Mose Masoe has his three kids beaming down at him from the wall on his hospital room, and a grainy ultra-sound image of a fourth on the way.
A fourth Masoe for he and his wife Carissa is due in July.
And Mose plans to be out of hospital and by her side for the birth.
Six weeks ago the 30-year-old slumped over in a tackle defending Hull KR's line against Wakefield Trinity, a stretcher called and emergency oxygen provided as he wondered why he couldn't feel his legs.
On Monday, Masoe will sit up in bed for the first time since undergoing spinal surgery in mid-January.
Somehow, this incredible human has kept smiling and cracking jokes as feeling and movement returns to one of rugby league's biggest bodies.
"I want to walk."
Masoe says this from a simple hospital bed in Wakefield's Pinderfield Spinal Injury Centre, his upper body raised a couple of inches on a motorised mattress.
NRL CEO Todd Greenberg is by his side, offering support for the former Roosters, Panthers and Dragons enforcer as he conducts his first interview since his life-changing injury.
Cards, balloons, a pair of Hull KR budgie smugglers, drawings and photos of his family surround Masoe.
And it's son Benson (12), daughters Evie-Rose (6) and Marlowe (4), wife Carissa and a new sibling soon to join them, that keep him going.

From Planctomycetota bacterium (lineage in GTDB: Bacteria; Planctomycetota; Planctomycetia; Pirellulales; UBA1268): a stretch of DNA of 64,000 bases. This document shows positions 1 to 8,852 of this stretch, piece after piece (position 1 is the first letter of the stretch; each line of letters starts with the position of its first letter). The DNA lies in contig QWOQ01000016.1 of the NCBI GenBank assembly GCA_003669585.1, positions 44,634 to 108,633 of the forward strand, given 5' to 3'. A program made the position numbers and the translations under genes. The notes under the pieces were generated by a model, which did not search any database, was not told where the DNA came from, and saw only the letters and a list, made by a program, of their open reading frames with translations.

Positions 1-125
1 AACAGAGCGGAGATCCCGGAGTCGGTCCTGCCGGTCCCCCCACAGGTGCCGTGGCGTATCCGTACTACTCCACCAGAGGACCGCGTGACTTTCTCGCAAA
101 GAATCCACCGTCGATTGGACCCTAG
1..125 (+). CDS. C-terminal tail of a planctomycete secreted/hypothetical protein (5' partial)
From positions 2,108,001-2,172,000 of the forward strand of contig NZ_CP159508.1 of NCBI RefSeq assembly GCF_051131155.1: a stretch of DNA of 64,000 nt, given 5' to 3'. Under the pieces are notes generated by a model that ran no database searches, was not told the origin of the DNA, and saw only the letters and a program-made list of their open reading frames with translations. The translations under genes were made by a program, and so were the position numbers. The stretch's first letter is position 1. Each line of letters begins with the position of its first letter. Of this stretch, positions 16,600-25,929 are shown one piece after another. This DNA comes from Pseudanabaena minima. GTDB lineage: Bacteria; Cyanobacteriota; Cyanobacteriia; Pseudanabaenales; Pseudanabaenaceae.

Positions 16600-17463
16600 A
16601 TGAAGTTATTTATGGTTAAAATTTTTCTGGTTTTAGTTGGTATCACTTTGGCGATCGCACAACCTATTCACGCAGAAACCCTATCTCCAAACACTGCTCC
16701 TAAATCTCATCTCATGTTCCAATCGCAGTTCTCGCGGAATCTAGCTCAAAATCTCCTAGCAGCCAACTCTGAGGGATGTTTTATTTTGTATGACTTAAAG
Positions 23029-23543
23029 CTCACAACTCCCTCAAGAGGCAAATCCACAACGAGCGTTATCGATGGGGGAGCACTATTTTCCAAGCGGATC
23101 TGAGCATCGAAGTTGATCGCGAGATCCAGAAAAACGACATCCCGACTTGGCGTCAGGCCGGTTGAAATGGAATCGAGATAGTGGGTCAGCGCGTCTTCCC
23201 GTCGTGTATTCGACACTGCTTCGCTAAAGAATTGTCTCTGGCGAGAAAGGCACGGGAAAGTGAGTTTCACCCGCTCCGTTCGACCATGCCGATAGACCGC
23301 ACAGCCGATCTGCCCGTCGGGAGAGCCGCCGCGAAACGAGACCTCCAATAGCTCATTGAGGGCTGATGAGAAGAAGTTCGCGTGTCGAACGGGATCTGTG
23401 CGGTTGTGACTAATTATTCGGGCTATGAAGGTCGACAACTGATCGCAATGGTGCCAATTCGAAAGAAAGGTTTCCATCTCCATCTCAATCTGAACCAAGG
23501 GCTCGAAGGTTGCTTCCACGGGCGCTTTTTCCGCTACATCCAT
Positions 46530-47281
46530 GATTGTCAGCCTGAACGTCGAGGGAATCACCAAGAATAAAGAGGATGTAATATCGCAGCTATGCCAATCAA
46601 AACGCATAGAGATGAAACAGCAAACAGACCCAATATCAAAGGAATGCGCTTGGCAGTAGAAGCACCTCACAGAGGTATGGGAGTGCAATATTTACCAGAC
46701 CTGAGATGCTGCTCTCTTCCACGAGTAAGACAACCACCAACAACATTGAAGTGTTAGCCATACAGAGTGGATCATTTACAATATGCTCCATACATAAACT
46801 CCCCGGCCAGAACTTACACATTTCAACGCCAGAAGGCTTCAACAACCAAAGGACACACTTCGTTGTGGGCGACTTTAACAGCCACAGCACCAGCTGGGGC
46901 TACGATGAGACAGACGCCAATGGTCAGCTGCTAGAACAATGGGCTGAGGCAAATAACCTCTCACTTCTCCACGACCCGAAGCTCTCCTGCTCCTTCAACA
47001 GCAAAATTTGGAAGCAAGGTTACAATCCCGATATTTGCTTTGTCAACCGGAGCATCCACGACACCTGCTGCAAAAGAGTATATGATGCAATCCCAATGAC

The ultra-sound is from "two or three weeks ago".
"She finds out next Sunday whether it's a boy or a girl so she's halfway through now," he says.
"For myself, I want to walk. There's a lot of [baby] milestones that are coming up and I want to be there for them.
"They do say it takes 6-18 months for recovery and things like that. But we always like to push it and try and come back early from an injury … That’s the goal: to get out of here before she has the baby."
Apparently, unbelievably, his days move quickly in hospital. Breakfast is followed by physio, a bed bath, lunch, more physio – Monday to Friday.
Masoe greets you with a smile and a handshake. The first movement in his arms came in Leeds, while awaiting spinal surgery.
"I had scans, the prognosis to our medical staff was that it wasn't looking too good and I would need surgery," Masoe says.
"When I woke up in the morning, I had a flicker in my right wrist. So I kept moving it.